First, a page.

The Taliban has banned the use of Pakistani currency in Afghanistan. The ban came into effect on October 1, says an international news agency.
This order was conducted by the Taliban’s anti-money laundering branch of the money exchange association. According to this order, all financial transactions, including but not limited to transfers, trade, and currency exchange, have been disallowed. Further, money exchange dealers have been banned from conducting transactions totalling more than Rs 5 lakh Pakistani Rupees. If the transaction is more than the specified amount, the dealers could face legal action.
This move is going to disrupt daily business as some locals and traders in Afghanistan use Pakistani Rupees for everyday spending and purchases.
Since the Taliban seized power in August last year, the relationship between the two countries has soured for several reasons, including increasing border clashes and the re-emergence of the outlawed Tehrik-i-Taliban Pakistan (TTP) in Pakistan.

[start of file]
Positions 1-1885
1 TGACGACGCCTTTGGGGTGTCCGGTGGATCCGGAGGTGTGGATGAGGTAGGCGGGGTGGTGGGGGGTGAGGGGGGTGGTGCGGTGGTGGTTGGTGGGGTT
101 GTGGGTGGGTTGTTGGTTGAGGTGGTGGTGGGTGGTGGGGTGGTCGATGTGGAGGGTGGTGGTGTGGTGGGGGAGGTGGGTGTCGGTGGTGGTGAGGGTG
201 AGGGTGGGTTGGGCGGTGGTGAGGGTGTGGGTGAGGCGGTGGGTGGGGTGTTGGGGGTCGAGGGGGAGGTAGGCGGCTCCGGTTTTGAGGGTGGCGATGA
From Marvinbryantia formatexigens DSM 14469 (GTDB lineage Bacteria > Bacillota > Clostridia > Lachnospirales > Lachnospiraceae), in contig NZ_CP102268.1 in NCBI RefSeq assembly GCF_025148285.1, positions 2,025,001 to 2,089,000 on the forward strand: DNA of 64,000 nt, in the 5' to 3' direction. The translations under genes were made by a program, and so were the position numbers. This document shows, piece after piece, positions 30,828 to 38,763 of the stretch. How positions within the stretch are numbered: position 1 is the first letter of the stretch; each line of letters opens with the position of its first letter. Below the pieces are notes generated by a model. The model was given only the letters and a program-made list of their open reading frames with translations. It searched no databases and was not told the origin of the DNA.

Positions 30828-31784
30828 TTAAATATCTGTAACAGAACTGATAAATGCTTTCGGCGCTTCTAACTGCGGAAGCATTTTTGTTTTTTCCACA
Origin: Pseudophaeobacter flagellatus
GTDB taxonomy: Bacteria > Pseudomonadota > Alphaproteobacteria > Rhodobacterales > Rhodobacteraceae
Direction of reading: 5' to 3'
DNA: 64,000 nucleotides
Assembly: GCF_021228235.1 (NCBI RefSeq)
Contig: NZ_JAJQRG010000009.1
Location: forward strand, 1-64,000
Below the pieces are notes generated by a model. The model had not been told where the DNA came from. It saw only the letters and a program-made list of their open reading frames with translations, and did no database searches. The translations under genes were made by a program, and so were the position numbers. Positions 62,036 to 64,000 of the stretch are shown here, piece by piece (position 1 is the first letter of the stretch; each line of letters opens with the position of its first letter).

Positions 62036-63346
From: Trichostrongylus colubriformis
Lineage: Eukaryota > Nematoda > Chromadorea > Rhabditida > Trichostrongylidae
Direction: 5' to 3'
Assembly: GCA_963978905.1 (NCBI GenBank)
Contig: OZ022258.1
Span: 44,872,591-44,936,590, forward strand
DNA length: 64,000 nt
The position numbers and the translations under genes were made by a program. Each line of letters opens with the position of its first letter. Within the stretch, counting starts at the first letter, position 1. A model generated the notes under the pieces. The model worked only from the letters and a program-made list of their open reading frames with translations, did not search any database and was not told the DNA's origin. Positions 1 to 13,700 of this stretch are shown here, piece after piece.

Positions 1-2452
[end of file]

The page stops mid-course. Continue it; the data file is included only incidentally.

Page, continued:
The Taliban has also accused Pakistan of permitting its air space to be used by US drones to strike targets in the landlocked country. In retaliation, Pakistan has blamed the Taliban regime for the resumption of attacks by the TTP which has aggravated the security situation in the country.
Taliban alleged that Pakistan has received a huge sum of money for allowing the US airstrikes in Afghanistan through Pakistani airspace. The Taliban added that they have substantial evidence to back their claims.
On July 31, the US conducted a precision counterterrorism strike in Afghanistan that killed Al-Qaeda leader Ayman al-Zawahiri, Osama bin Laden’s deputy and successor.